wlan.cmd importing wifi xml and connecting to network. Pinging google.com until a valid response is found.
LiteTouch.wsf loads and launches task sequence. We’re in business!

Add Wifi connection to Task Sequence

Great we have wireless working in WinPE! But if we don’t also ensure that our task sequence connects to Wifi after the system reboots out of WinPE, then the last half of the TS won’t complete and the build will fail (unless you want to manually connect).

In my Task Sequence, I’ve created two “Run Command Line” steps after the “Install Operating System” step.

Copy Wifi Script

xcopy x:\windows\system32\wlan.cmd %OSDISK%\Temp\

Copy Wifi XML

xcopy x:\windows\system32\Wi-Fi-Mockingjay.xml %OSDISK%\Temp\

Ok one last step to do! We need to ensure Windows connects to this network automatically before the task sequence runs after it has logged into the administrator account. To do this we need to modify the unattend.xml that is associated with the Task Sequence. Note that this is a different unattend.xml than the one we created for WinPE.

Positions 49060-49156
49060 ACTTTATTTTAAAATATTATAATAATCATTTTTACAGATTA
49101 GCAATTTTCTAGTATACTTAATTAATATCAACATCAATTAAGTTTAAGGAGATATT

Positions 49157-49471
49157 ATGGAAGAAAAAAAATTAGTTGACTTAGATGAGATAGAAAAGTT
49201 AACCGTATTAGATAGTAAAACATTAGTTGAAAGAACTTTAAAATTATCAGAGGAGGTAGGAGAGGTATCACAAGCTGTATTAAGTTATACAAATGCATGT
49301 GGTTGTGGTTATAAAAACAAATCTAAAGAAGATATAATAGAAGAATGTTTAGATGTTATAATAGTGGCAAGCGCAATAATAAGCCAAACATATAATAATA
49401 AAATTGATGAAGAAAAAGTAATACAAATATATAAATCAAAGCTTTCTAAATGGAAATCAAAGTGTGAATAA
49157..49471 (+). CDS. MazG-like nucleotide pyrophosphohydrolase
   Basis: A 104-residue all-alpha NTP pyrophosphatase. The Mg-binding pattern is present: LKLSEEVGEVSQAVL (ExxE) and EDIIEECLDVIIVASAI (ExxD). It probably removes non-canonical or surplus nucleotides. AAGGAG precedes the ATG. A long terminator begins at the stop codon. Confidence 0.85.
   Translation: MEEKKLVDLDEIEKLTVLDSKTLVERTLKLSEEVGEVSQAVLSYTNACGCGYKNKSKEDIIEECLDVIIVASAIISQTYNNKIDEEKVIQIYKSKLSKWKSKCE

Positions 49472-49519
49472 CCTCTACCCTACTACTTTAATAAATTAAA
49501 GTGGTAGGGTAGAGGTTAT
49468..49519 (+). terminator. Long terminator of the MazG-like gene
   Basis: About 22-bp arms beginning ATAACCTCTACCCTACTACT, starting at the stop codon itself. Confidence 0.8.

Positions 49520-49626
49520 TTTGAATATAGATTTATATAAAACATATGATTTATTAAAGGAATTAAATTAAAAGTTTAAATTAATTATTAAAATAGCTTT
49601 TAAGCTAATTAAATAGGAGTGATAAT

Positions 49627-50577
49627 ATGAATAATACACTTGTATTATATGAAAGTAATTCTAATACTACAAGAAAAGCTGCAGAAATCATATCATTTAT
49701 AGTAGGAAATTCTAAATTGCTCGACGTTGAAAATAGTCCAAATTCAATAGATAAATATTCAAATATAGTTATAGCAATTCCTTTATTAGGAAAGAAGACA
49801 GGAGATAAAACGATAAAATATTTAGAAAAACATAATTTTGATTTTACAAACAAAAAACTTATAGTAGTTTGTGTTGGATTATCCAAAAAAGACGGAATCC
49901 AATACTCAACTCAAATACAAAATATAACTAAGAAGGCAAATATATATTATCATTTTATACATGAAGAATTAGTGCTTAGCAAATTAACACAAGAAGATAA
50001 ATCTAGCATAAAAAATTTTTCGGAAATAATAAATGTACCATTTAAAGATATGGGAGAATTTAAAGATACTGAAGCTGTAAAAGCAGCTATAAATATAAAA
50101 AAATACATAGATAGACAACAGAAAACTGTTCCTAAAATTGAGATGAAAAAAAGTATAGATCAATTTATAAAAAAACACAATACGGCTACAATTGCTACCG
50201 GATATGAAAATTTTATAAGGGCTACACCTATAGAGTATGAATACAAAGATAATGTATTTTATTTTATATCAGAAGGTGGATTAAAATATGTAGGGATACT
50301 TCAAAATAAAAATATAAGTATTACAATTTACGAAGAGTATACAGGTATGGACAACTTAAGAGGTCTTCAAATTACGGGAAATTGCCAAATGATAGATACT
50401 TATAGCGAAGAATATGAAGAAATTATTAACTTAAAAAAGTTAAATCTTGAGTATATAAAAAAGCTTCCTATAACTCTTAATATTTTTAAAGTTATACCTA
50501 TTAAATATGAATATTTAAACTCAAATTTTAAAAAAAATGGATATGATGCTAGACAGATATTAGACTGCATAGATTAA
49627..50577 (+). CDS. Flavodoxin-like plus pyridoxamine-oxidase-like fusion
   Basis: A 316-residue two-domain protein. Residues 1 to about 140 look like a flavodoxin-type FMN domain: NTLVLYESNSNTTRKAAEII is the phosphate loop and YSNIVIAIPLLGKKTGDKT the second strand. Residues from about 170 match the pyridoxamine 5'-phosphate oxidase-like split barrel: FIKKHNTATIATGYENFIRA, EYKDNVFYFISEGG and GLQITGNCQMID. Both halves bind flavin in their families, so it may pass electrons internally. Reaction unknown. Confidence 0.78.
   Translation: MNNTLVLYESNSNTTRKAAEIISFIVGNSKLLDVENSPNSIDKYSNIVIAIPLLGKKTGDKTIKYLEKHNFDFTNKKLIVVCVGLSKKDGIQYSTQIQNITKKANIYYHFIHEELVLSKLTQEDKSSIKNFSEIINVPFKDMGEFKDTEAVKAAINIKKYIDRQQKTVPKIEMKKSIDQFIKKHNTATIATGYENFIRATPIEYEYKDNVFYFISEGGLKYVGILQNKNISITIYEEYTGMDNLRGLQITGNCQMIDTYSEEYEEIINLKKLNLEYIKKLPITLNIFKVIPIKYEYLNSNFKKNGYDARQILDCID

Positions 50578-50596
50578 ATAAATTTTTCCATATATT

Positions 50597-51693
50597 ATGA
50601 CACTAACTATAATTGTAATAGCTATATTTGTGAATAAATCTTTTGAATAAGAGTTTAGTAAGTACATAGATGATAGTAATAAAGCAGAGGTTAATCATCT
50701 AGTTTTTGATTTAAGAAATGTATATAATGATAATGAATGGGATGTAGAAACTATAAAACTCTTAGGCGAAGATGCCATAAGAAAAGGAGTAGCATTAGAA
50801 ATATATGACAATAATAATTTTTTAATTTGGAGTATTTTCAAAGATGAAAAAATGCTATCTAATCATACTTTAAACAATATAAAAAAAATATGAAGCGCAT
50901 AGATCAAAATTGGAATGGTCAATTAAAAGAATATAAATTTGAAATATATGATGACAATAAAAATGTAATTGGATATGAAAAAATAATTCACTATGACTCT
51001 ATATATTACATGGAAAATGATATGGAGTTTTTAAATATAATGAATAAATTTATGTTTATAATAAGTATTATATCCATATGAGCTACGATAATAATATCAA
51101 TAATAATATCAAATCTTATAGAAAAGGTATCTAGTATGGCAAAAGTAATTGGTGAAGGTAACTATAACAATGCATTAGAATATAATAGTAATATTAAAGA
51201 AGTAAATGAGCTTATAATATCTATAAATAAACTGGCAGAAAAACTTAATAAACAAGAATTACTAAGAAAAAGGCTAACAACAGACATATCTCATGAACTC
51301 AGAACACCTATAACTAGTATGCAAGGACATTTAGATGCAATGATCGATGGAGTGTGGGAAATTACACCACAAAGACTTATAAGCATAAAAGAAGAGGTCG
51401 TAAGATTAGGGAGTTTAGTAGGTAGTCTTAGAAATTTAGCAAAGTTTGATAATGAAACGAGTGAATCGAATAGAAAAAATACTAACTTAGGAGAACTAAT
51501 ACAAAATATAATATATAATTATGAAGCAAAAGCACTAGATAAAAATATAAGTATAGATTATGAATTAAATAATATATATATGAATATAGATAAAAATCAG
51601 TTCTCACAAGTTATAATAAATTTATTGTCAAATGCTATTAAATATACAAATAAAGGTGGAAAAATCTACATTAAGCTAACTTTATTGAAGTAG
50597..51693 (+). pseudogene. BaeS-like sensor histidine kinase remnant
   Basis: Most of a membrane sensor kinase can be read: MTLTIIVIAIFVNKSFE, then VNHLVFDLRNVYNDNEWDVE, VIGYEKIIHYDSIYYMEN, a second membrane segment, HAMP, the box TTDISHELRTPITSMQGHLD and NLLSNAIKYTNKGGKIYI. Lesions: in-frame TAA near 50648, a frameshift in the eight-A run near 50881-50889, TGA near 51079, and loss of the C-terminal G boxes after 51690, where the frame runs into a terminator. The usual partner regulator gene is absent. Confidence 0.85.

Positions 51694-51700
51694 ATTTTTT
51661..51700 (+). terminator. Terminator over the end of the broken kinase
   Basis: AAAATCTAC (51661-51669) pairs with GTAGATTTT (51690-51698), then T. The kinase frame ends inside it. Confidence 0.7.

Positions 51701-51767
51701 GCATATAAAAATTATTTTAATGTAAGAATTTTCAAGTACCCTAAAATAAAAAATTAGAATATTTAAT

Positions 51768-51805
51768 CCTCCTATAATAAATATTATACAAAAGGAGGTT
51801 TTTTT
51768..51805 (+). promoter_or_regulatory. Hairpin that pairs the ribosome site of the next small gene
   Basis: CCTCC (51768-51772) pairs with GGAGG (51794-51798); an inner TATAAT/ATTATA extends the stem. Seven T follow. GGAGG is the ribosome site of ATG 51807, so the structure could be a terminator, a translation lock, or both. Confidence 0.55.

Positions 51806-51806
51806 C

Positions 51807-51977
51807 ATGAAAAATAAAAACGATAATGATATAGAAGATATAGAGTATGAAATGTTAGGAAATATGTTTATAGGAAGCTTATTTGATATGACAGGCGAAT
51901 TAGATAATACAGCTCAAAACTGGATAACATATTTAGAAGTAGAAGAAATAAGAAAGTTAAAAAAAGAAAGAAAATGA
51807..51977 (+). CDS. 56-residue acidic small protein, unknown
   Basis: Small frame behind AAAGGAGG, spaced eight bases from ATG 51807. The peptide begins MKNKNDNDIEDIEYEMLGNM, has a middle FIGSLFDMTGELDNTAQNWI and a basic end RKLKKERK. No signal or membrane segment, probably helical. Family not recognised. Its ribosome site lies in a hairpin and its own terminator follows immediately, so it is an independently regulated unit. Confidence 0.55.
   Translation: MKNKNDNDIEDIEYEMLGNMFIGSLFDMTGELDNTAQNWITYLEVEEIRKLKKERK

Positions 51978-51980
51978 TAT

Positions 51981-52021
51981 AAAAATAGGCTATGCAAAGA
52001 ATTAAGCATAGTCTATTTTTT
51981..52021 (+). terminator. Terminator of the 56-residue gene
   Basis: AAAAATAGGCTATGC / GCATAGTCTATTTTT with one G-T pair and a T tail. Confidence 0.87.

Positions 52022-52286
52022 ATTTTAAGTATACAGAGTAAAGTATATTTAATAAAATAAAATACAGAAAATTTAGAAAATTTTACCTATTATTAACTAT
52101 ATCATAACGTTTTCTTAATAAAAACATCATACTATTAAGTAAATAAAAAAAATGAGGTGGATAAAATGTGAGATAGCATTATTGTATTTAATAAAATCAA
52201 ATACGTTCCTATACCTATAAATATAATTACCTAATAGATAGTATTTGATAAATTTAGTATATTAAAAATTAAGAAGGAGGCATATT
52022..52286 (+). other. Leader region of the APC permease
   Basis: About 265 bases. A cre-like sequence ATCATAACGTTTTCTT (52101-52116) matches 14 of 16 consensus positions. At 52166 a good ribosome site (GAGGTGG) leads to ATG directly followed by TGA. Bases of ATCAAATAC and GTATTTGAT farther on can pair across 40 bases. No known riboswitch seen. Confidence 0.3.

Browse to your Deployment Share > Control > Folder of your task sequence ID. In my case it’s just called “1809”

Edit this Unattend.xml (also a good idea to make a backup copy of this in case you make a mistake). Toward the bottom you will see a “FirstLogonCommands” section. We need add a new section BEFORE the Lite Touch new OS one.

Easiest way to do this is to duplicate the whole section (CTRL+D if you are using Notepad++) <SynchronousCommand>stuff </SynchronousCommand>, name it Wifi, and for the command use cmd /c C:\Temp\wlan.cmd. Also ensure that the order is set to 1.

Change the order of the wscript.exe %SystemDrive%\LTIBootstrap.vbs step to be 2.

Save the unattend.xml. Since this lives on the Deployment Share and outside of the boot image, there is no need to regenerate the boot image.

And that’s it! Enjoy your MDT now over glorious WiFi.